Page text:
HOW TO MAKE A DIY LACE POP FILTER FOR YOUR YETI MICROPHONE
So last night, late in the evening as it usually does, inspiration struck. I needed a pop filter for my Blue Yeti microphone, but I’m short on cash right now. What to do? Make one of course. In the name of good sound I was going to figure this out. So I did, and here is the tutorial I made to give other people ideas on what beautiful pop filters they can make for their own mics. I didn't have to wait another ten days or whatever to start recording and I made this pop filter for FREE, in about an hour, with stuff I had already around the house.
In the end of the tutorial I include other variations & options that you can use, that could make your pop filter even better than the one I did. You can also adapt this method to other types of mic stands too. The cool thing about making your own pop filter is you can choose materials & colors that you like and are stylish to you and make your pop filter unique. Who knows, maybe it’ll bring out your inner muse.
WHY SHOULD YOU USE A POP FILTER ON YOUR MIC?
Having a pop filter is important because it takes the ‘pop’ sound out of your Ps when you are speaking into the mic. All you have to do is listen to a recording without one, and even a novice can tell the difference.
So, here we go, how to make your very own lace pop filter for your Blue Yeti or other microphone.
STEP ONE: GET THE MATERIALS YOU NEED
You will need:
- Needle nose pliers
- 11 inches of Thick gauge copper wire (see pics for exact gauge)
- About 6 inches of Thinner gauge copper wire (see pics for exact gauge)
- Wire cutters, or bolt cutters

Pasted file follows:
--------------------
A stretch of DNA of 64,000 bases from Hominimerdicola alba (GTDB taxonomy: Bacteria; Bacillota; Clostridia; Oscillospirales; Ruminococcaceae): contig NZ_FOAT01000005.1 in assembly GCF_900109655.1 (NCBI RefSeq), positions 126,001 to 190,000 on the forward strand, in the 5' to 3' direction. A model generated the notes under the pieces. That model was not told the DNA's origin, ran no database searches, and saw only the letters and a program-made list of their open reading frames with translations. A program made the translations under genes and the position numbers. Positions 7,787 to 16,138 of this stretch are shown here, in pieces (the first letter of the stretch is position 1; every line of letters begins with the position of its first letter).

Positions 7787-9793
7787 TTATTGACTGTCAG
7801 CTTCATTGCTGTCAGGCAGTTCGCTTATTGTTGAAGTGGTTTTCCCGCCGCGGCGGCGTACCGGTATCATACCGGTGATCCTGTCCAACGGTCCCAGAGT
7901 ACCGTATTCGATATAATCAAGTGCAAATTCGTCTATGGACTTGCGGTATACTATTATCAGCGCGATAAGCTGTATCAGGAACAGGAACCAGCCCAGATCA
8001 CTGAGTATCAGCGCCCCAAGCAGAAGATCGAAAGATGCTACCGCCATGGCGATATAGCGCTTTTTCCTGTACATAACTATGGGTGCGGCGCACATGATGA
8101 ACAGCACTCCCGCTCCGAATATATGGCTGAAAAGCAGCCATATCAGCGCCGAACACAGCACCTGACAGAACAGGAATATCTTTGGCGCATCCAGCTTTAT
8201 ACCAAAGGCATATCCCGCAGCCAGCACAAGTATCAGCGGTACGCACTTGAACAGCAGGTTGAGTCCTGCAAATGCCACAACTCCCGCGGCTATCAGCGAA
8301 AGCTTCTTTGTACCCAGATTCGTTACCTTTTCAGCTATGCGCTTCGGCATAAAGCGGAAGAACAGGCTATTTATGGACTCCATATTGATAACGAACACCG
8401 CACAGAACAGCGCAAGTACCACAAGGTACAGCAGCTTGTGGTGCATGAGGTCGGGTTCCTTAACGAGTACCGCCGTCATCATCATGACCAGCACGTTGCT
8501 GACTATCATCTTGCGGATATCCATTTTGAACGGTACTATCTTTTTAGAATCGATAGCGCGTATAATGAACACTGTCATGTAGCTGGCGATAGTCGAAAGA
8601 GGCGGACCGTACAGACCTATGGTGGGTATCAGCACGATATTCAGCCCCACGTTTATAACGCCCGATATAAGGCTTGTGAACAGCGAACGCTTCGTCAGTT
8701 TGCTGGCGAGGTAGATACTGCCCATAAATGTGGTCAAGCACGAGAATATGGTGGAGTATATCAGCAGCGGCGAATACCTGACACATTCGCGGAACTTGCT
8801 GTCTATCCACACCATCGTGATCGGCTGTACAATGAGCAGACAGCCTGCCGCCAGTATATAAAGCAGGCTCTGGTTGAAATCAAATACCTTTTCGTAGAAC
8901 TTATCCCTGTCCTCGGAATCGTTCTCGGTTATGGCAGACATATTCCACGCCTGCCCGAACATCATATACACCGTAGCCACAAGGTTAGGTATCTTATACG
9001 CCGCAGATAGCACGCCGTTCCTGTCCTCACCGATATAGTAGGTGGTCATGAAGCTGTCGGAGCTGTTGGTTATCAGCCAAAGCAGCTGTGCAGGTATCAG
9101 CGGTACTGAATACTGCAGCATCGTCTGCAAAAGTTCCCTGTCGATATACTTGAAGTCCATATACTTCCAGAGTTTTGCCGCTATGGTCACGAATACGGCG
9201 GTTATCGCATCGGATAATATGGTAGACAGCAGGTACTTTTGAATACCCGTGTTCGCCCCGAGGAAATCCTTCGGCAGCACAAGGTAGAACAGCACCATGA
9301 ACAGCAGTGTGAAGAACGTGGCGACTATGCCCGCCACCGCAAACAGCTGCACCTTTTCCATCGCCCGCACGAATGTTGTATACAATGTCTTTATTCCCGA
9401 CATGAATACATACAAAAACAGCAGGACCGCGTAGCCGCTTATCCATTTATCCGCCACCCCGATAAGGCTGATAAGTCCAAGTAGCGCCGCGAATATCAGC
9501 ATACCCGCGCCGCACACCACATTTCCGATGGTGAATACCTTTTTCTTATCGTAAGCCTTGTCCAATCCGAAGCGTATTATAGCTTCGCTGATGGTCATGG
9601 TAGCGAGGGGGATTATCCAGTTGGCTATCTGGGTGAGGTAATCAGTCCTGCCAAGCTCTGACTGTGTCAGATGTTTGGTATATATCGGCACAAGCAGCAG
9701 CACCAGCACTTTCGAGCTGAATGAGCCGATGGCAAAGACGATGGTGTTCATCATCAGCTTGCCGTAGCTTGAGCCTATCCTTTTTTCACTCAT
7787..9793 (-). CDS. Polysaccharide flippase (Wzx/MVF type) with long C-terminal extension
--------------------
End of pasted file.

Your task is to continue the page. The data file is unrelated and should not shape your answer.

- Paper-like tape, such as masking tape
- Lace, enough to double or quadruple up
- Jute or cotton, string or embroidery thread
- Binder clip, and/or assorted clips for while you’re working
- Embroidery hoop, 4-6 inches, wood. (get a color of hoop that matches your ribbon & mic, or that you like the look of)
- Ribbon with wire in it (choose a ribbon, string, or even a bandana that is made out of cotton or jute, a natural material, that will hold a knot firmly and not come loose. I used this pink wired ribbon instead of wire because I didn’t want to scratch my Yeti and I had it here at the house). The pink ribbon I chose is made of jute, wrapped around wire. Its about 2.5 inches wide, and I folded it in half.
STEP TWO: CREATE YOUR POP FILTER
Get your lace, and then double it by folding it over on itself, creating two layers of lace in about the size of your embroidery hoop. Depending on which type of lace you got, keep doubling the layers of lace until it’s mostly (not) see through. You can see the pictures I included below to get an idea of ‘how’ see through it should be.
The idea behind a pop filter, is that it disperses the wind that comes from your mouth in concentrated bursts of wind, like when you say words with Ps in them. So the way a pop filter works, is that it breaks up this wind from hitting the microphones diaphragm directly, by dispersing the stream of air from your mouth to the sides. The lace needs to block this stream of air, but still allow enough sound to get through also.
So, make the lace mostly see through, but not completely blocked off either, because you don’t want the lace blocking the sound. I doubled mine twice, and created about 3-4 layers of lace.
STEP THREE: PUT THE LACE ON THE EMBROIDERY HOOP & TRIM THE LACE